) I will delay taking social security.
The calculation of SS benefits is very simple. Take 35 years of wages earned, with each year's wage multiplied by its own inflation index factor, then averaged for a monthly payout. The first $926 of the monthly payout is adjusted to 90%. Amount between $926-$5583 is adjusted to 32%. The remainder is then adjusted to 15%. The sum of the three is the SS monthly benefit at age 66 1/6. This is adjusted to 72.5% when taken early at 62. (https://www.ssa.gov/pubs/EN-05-10070.pdf
The index factors and adjustment thresholds change year to year. I have noticed that the benefit amount at age 62 has been going down and the benefit amount at age 66 1/6 has been going up from prior years. (!)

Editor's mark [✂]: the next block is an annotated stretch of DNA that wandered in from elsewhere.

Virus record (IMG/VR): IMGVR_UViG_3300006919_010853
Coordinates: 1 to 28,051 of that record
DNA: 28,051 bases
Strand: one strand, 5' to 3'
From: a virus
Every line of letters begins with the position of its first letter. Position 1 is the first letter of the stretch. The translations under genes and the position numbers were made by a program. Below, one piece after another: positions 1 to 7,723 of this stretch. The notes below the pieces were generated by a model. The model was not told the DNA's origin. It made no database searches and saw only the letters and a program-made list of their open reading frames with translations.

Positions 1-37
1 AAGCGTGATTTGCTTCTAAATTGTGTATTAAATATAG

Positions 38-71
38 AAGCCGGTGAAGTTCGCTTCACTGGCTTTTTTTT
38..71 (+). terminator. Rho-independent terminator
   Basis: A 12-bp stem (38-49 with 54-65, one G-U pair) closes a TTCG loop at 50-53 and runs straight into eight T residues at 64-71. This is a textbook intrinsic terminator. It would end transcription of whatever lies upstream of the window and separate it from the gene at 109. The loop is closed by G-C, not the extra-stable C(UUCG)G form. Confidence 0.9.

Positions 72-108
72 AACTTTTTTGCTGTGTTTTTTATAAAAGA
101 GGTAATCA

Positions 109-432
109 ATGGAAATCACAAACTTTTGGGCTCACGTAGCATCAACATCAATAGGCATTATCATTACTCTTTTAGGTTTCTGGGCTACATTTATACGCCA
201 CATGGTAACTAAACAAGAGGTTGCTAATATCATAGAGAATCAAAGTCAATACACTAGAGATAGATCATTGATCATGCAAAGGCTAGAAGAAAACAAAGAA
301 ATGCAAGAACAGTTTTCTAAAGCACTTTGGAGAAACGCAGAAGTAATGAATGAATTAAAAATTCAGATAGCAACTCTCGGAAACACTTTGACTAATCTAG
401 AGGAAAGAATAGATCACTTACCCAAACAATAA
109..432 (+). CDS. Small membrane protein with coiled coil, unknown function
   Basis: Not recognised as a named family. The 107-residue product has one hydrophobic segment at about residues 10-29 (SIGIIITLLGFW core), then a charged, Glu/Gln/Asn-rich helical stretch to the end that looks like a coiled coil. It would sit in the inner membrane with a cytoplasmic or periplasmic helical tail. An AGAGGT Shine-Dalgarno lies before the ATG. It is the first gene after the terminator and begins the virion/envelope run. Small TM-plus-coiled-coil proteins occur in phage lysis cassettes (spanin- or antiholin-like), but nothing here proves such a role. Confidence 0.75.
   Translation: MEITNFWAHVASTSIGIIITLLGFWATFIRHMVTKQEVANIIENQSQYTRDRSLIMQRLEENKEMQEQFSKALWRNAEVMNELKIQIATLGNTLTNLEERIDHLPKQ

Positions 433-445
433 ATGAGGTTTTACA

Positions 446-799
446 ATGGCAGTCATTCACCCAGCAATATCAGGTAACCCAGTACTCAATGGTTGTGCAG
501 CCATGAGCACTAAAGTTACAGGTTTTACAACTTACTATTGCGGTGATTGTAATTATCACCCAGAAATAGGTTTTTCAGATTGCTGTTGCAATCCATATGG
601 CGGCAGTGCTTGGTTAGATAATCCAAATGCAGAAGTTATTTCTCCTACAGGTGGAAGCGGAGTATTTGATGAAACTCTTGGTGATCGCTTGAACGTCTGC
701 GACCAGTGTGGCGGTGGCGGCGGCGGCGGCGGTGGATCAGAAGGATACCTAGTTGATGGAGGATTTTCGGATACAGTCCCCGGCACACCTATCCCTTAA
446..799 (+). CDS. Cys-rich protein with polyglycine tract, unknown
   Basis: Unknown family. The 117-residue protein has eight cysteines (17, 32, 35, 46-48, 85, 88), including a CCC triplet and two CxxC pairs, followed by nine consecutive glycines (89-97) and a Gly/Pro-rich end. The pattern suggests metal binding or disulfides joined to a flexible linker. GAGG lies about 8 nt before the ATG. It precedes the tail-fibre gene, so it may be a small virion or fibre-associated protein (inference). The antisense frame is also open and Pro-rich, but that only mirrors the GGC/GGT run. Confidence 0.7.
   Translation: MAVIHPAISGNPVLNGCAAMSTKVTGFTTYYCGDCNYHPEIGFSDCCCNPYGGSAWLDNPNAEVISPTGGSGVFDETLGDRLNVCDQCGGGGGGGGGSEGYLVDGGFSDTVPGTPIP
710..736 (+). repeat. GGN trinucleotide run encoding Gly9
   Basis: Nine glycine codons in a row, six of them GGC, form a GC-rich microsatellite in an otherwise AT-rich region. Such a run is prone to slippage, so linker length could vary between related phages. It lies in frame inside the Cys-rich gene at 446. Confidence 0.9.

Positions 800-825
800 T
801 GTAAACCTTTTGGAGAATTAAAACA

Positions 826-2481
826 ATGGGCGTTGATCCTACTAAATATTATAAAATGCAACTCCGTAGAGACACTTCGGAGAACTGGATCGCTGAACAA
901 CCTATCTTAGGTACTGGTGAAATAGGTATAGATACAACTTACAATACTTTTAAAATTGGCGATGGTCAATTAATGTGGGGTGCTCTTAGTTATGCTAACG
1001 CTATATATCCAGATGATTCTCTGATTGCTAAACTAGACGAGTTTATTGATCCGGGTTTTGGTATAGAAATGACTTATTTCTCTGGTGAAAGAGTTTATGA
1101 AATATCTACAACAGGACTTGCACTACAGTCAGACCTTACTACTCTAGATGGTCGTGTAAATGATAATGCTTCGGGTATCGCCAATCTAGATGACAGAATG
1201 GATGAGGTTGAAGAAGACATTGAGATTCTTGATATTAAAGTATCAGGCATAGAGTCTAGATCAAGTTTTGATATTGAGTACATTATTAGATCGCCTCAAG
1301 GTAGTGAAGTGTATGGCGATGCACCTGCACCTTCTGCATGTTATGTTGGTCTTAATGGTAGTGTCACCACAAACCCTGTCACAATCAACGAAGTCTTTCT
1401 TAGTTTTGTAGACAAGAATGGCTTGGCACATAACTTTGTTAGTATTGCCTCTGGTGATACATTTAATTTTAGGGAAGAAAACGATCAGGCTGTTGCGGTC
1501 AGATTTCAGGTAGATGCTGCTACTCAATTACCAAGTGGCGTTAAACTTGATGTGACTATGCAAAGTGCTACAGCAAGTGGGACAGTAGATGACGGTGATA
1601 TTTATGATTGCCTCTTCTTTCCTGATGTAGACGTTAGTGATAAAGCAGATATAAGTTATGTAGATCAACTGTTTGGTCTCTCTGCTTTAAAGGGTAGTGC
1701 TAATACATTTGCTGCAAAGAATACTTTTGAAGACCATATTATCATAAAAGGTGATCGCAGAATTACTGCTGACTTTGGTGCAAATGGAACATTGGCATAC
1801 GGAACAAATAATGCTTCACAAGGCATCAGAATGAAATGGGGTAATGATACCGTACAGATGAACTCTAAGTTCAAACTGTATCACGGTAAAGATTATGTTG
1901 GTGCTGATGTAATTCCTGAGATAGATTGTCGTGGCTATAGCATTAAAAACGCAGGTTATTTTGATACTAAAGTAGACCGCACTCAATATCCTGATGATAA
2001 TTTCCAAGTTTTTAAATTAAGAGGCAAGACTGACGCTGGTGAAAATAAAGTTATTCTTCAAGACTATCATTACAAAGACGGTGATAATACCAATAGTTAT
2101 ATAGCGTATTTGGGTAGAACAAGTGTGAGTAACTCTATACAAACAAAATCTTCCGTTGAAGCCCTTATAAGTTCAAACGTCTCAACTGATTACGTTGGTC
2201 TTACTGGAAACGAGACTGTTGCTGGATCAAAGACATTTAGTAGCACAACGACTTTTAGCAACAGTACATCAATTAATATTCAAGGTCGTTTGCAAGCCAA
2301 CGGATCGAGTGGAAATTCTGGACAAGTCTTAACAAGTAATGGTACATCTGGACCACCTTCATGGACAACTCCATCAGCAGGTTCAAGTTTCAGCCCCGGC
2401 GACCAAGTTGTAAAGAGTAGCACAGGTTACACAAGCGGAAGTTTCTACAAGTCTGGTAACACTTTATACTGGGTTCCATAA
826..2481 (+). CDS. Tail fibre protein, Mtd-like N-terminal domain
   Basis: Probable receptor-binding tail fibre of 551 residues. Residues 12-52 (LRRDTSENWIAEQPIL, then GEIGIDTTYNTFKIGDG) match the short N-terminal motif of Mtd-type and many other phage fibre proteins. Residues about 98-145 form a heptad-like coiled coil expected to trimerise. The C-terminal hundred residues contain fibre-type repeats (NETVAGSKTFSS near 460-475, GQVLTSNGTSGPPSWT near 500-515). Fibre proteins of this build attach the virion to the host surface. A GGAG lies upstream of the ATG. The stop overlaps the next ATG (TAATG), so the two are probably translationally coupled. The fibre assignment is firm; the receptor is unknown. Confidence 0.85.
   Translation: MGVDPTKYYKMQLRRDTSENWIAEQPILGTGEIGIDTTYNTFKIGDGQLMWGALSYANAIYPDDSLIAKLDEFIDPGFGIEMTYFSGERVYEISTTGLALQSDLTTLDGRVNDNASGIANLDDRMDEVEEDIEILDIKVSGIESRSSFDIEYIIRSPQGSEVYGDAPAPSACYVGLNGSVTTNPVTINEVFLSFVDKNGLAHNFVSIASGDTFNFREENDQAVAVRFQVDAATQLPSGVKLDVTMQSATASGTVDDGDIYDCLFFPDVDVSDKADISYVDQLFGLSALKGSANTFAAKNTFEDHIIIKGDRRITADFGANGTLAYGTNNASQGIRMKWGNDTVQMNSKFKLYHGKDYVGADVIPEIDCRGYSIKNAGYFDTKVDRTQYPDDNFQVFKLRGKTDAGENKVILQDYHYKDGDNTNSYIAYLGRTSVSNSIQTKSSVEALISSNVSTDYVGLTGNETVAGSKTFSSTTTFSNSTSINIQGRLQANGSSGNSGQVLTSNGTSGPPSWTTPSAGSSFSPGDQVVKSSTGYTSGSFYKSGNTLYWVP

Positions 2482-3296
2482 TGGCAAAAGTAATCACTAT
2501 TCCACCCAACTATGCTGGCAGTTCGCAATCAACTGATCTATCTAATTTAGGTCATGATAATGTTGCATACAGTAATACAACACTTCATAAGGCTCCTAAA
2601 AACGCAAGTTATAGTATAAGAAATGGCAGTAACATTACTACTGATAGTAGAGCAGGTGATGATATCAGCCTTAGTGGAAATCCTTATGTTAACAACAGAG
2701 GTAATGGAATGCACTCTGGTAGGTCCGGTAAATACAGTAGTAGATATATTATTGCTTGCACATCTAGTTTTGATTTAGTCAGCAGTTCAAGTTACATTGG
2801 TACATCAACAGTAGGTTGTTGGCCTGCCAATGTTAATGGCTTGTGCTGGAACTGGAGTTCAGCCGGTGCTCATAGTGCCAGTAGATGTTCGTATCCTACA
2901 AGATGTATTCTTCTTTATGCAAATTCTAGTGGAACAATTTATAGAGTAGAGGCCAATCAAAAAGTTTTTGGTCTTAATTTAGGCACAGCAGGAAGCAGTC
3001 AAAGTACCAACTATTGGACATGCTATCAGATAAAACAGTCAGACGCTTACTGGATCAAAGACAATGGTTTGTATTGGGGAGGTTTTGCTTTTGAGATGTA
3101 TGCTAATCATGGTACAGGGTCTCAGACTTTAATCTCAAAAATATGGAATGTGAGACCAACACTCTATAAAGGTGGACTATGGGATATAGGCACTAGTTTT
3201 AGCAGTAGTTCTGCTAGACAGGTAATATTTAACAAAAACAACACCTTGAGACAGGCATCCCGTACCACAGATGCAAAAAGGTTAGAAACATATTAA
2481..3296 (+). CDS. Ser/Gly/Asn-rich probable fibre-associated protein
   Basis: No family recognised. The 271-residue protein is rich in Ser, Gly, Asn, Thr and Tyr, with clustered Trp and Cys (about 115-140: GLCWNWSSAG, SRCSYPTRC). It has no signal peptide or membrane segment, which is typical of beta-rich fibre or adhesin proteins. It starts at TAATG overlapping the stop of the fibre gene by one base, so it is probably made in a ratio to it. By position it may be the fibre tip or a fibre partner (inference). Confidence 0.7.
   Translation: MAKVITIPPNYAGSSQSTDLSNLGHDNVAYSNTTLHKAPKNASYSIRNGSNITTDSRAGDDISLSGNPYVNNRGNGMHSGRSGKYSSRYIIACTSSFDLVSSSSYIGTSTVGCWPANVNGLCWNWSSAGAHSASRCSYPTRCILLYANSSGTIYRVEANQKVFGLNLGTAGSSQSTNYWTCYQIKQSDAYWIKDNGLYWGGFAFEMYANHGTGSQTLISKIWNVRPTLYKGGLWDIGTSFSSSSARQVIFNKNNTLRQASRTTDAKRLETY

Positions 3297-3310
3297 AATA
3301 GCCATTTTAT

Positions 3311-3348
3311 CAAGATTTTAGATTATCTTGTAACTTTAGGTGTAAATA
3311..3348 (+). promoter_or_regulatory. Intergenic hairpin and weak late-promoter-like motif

Unfortunately, too many people have been reading off of bathroom stalls, because they believe that social security trust fund will "run out" after 2034. The fact is there is no social security trust fund now - it exists only as an IOU for government accounting purposes. The social security payments aren't as dire as the climbing interest payments of our national debt.
Pension, in my case, is going to be the largest income source for the income floor. It is only semi-inflation hedged. Inflation is only hedged up to 2% per year. In addition, there is a capped 75% purchasing power protection in an event of a runaway inflation. In an event of a catastrophic runaway inflation, the PPP cap will be reached and protection will be reduced or eliminated, depending on the severity of inflation.